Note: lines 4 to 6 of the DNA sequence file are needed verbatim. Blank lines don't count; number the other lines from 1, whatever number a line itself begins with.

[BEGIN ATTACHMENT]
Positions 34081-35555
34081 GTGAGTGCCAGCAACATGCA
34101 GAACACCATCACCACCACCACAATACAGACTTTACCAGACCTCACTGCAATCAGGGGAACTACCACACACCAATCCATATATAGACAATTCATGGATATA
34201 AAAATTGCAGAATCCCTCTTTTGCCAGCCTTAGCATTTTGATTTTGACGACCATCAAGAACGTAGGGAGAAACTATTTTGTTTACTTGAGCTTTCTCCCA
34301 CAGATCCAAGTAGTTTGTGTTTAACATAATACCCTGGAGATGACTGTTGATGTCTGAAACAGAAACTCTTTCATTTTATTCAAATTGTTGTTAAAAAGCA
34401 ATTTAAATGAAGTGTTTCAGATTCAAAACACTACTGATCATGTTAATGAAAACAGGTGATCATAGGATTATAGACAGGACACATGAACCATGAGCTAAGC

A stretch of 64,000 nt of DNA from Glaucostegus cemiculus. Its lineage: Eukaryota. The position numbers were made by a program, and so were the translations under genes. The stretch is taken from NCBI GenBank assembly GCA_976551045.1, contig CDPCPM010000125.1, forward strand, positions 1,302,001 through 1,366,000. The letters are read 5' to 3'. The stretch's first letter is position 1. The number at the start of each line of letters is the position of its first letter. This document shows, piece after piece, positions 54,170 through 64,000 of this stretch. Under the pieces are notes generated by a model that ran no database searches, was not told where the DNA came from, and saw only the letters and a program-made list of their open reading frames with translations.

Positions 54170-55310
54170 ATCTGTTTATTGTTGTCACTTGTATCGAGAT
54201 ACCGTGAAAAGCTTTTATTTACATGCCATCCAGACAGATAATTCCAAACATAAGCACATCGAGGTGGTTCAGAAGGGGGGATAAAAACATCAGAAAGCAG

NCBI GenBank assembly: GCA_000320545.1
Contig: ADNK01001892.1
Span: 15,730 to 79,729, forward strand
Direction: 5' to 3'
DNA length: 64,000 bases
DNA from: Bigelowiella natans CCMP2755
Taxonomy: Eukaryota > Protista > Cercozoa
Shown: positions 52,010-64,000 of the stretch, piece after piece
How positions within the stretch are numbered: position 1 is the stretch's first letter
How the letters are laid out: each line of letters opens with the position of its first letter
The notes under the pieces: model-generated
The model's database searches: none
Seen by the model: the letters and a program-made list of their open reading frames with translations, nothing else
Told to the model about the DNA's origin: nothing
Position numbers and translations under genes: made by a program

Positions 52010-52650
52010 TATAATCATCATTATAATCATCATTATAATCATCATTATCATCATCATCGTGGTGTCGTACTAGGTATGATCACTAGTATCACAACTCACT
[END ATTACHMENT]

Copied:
34201 AAAATTGCAGAATCCCTCTTTTGCCAGCCTTAGCATTTTGATTTTGACGACCATCAAGAACGTAGGGAGAAACTATTTTGTTTACTTGAGCTTTCTCCCA
34301 CAGATCCAAGTAGTTTGTGTTTAACATAATACCCTGGAGATGACTGTTGATGTCTGAAACAGAAACTCTTTCATTTTATTCAAATTGTTGTTAAAAAGCA
34401 ATTTAAATGAAGTGTTTCAGATTCAAAACACTACTGATCATGTTAATGAAAACAGGTGATCATAGGATTATAGACAGGACACATGAACCATGAGCTAAGC